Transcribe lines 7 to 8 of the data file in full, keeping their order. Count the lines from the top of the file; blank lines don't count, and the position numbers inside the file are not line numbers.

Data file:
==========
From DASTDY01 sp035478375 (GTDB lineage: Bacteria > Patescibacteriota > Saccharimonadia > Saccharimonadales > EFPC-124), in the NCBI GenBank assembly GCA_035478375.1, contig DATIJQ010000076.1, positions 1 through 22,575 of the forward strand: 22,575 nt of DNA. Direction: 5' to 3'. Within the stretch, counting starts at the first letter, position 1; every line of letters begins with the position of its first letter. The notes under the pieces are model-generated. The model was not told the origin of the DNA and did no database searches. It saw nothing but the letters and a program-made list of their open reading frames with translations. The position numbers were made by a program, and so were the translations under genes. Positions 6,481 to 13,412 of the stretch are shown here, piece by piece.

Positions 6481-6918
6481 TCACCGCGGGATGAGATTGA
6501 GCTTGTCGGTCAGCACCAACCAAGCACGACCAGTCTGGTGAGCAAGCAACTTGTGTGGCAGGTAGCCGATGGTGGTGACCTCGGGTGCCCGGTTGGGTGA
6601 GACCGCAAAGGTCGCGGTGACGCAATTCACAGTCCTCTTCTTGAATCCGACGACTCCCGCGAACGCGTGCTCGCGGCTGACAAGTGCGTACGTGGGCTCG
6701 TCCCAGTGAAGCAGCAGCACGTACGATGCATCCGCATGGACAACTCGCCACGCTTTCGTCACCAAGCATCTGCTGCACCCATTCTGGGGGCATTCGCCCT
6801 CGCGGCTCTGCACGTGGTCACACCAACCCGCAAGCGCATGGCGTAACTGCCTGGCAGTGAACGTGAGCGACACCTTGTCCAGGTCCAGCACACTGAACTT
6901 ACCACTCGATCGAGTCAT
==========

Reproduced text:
6801 CGCGGCTCTGCACGTGGTCACACCAACCCGCAAGCGCATGGCGTAACTGCCTGGCAGTGAACGTGAGCGACACCTTGTCCAGGTCCAGCACACTGAACTT
6901 ACCACTCGATCGAGTCAT